Egypt slips in corruption index despite Arab Spring: Transparency International

The EU has kept Bulgaria and Romania out of its Schengen zone, which allows passport-free travel between member states, due to concerns about corruption. A recent study showed Bulgarians gave about 150,000 bribes to civil servants every month last year, more than in 2010.

Portugal and Ireland, which like Greece have received euro zone bailouts, were placed 33 and 25 respectively in the table.

TI cautioned that the 2012 rankings did not entirely reflect relatively recent developments such as the advent of a reform-minded Italian government because some of the research shaping the index dated back more than a year.


TI said there was a stronger public recognition worldwide, including in big emerging "BRIC" economies such as China and Brazil, of the costs of corruption and a growing refusal to accept it as an inevitable fact of life.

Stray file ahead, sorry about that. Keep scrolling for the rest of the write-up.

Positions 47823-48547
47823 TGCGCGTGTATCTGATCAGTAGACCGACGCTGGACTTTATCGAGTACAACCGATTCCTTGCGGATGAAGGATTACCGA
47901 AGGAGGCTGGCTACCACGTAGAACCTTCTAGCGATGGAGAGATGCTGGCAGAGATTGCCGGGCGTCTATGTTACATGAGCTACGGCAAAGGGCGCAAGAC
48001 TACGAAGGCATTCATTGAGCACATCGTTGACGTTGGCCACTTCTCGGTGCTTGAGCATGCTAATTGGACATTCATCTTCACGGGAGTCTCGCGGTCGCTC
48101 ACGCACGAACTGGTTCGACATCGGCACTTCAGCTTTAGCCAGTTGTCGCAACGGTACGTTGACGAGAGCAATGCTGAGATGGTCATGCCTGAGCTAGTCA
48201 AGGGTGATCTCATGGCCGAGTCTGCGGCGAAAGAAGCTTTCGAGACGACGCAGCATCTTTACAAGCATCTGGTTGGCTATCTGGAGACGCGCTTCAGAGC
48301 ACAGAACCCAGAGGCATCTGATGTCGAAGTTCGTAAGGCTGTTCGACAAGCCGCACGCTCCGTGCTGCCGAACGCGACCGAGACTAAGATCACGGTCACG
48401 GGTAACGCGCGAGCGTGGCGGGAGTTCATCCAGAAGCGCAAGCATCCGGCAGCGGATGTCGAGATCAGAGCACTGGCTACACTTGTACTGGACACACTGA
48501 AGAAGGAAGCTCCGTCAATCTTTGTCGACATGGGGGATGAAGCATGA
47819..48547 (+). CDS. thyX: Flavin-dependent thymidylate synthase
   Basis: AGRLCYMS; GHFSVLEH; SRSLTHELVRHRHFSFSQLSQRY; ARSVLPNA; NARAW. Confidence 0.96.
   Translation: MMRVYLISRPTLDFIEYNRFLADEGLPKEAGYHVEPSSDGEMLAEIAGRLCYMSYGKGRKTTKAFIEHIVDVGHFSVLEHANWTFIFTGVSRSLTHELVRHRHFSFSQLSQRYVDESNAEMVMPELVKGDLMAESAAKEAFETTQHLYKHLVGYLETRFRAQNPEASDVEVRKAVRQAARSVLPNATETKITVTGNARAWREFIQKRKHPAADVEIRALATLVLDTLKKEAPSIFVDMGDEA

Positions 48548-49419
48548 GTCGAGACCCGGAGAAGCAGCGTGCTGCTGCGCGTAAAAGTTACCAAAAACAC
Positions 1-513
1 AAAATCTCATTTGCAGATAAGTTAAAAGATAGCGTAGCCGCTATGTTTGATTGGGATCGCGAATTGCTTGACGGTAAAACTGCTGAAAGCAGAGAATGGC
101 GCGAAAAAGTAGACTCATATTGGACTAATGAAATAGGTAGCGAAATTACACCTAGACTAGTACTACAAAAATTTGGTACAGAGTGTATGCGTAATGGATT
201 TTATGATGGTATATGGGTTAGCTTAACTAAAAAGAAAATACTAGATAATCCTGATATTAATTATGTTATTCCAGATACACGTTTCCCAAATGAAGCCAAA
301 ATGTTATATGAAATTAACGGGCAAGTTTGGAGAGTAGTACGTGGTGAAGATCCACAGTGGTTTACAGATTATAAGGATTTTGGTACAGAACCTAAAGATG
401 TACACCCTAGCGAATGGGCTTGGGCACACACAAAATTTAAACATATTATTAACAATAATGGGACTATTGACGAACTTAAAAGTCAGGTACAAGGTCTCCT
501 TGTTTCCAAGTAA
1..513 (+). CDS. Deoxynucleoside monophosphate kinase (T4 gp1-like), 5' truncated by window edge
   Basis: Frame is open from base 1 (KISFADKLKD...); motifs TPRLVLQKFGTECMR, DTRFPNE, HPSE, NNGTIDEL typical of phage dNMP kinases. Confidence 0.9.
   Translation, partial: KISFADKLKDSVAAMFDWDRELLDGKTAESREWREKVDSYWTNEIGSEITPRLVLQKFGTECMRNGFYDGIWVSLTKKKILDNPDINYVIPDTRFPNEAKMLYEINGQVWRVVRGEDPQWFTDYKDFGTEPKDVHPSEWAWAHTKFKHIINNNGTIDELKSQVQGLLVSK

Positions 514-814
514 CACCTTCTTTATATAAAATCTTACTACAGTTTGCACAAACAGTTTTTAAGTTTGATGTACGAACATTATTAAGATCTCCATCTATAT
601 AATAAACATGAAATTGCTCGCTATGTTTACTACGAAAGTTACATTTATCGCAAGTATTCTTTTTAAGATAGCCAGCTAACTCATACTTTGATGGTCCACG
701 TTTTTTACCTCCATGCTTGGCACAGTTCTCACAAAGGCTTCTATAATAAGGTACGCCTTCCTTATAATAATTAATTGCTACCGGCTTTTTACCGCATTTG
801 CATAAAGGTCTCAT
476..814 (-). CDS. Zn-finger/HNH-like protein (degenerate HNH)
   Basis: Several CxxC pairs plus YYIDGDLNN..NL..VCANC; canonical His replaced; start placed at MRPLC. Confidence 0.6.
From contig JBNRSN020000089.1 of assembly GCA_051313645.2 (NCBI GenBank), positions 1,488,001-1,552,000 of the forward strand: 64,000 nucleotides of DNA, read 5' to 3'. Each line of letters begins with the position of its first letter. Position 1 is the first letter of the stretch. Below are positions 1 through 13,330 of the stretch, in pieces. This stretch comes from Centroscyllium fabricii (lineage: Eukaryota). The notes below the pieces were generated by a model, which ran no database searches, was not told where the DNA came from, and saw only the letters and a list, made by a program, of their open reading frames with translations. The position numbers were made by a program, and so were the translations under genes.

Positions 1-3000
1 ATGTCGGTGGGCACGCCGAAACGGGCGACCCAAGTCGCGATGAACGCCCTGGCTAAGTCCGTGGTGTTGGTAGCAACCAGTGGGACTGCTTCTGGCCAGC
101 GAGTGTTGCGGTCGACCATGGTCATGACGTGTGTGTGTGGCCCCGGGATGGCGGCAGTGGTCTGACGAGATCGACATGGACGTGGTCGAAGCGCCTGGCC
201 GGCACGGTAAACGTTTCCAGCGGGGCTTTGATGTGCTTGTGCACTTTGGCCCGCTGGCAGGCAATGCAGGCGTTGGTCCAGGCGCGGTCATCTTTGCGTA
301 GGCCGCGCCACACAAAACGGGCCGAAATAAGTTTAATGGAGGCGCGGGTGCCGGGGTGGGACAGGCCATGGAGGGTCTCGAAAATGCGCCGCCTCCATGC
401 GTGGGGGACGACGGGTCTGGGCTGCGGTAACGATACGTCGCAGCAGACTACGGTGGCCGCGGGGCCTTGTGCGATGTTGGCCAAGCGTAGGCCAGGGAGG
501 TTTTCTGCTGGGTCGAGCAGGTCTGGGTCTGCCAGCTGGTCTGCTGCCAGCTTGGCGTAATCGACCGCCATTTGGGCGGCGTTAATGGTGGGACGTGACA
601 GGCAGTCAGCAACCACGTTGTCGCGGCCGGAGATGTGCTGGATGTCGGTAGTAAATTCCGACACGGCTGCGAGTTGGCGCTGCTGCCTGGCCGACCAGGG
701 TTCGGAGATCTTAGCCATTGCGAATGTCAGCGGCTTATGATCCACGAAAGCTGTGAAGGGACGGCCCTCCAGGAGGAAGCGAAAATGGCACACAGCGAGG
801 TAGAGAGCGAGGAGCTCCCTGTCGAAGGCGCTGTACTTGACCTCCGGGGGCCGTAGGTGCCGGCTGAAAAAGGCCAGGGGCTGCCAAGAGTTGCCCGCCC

"Today corruption is the world's most talked about social problem. It is very positive that people around the world are demanding more accountability... This could be a big game changer," TI Managing Director Cobus de Swardt said.

New Zealand, Denmark and Finland vied for the overall top slot as being perceived as the least corrupt countries, while Somalia, North Korea and Afghanistan shared last place.

Among the major global economies, the United States ranked 19, up from 24, Germany was at 13, up from 14, Japan and Britain tied for 17th place and France was at 22, up from 25 last year.

Swardt said it was worrying that two thirds of all countries surveyed ranked below 50 on TI's new scale where 100 is perceived as most clean and 0 most corrupt. "It is widely recognised today that high levels of corruption in the public sector have hampered the global economic recovery," he said.

Corruption has become a hot political issue fuelling protests from China and Russia to the Arab world.

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